The United States has begun enforcement of the Uyghur Forced Labor Prevention Act (UFLPA) while also working with their allies to ban goods made with forced labor from entering global supply chains, with a focus on those items produced in whole or in part from the Chinese province of Xinjiang.
With the UFLPA, imports from Xinjiang will be denied entry into the U.S., and it is up to the importer of record to prove that forced labor was not used.
Why was the Uyghur Forced Labor Prevention Act created?
The purpose of UFLPA is to “help make global supply chains free from the use of forced labor”, and Washington is encouraging its allies to follow suit, according to a press statement from the State Department.
The newly-promulgated law is built on the foundations of the 1930 Tariff Act and the pertinent sections of the 2020 United States-Mexico-Canada Agreement. While all these measures target forced labor globally, the U.S. has more recently focused its efforts on Xinjiang because of growing allegations of human rights abuses there. This has resulted in the Uyghur Forced Labor Prevention Act.
What Products Are Made in Xinjiang
Because Xinjiang produces 20% of the world’s cotton supply, it comes as no surprise to learn that this region is a major supplier of garments of all types. Other items include footwear, toys, and wind and solar powered products and parts.
Its main trading partners consist of, naturally, adjacent countries such as Kazakhstan, Kirghizia, and Russia. But arguably because of long-running allegations of forced labor, Xinjiang’s external trade is on the decline. Latest figures from Descartes Datamyne show that shipments in 2021 totaled US$15.2 billion, down over 15% compared with pre-pandemic 2019.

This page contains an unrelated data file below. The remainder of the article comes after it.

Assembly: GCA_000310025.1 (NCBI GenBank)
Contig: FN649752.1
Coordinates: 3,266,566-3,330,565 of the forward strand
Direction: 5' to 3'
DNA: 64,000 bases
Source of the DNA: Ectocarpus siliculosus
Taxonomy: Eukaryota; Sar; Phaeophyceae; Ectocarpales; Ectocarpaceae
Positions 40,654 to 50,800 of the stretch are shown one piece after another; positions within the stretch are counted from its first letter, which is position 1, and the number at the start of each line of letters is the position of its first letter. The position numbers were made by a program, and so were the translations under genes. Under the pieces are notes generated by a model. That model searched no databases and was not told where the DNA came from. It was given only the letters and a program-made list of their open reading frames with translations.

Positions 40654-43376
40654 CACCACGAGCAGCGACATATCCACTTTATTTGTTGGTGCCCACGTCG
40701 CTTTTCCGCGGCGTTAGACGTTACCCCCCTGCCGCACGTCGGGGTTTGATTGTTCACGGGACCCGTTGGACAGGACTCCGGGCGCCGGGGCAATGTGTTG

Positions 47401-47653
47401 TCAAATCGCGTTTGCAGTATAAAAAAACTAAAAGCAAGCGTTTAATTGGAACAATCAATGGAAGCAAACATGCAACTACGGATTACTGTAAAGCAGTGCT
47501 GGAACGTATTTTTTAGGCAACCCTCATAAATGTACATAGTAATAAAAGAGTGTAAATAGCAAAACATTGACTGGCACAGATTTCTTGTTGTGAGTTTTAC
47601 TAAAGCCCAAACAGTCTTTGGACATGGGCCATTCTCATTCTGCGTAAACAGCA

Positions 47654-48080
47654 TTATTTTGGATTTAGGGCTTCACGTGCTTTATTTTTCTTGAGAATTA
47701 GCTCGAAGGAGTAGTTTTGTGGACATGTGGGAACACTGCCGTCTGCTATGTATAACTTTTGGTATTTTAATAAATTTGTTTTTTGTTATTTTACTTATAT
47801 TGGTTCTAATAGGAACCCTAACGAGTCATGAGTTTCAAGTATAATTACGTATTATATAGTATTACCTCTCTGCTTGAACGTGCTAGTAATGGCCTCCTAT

How Organizations Can Comply
The most efficient way for organizations to comply is by screening their overseas suppliers against the Uyghur Forced Labor Entity List, maintained by Homeland Security. And to be sure that they are in compliance with the wide range of international trade laws, they should also be screening against multiple watch lists from U.S., the European Union, United Kingdom, and other regions and international bodies.
Specific to the UFLPA, Homeland Security has also provided detailed guidance on how to comply, including information that CBP will require for customs clearance purposes.
This is an excerpt of an article originally posted in the Descartes Knowledge Center.
How Descartes Can Help
The best way to screen against the Uyghur Forced Labor Entity List is with robust international trade restricted party screening software solutions, such as those from Descartes Systems Group. These solutions are effective because they can integrate with your ERP or other business systems and will continually screen against the Entity List and automatically alert you of a potential match. This is especially important because a supplier cleared to do business with today might not be tomorrow.
Our powerful sanction screening solutions can help your organization ensure that you are not unwittingly working with sanctioned entities or individuals. These solutions will continually analyze your organization’s supply chain to identify sanctioned parties.
To meet evolving compliance requirements, Descartes adds new entities to its screening lists as government and other official sources update theirs. List content related to the Uyghur Forced Labor Prevention Act is updated within our application on an ongoing basis, and any additions will similarly be made promptly to help keep our customers in compliance with sanctions and embargoes programs.
Descartes is a provider of an industry-leading suite of denied party screening, 3rd party risk management solutions, as well as trade content for leading business systems, that can be integrated with minimal disruption, sometimes in under an hour.
Descartes Visual Compliance and Descartes MK solutions are flexible and modular, allowing organizations to pick the specific and exact functionality and content they need for their particular compliance needs and scale up later as and when necessary.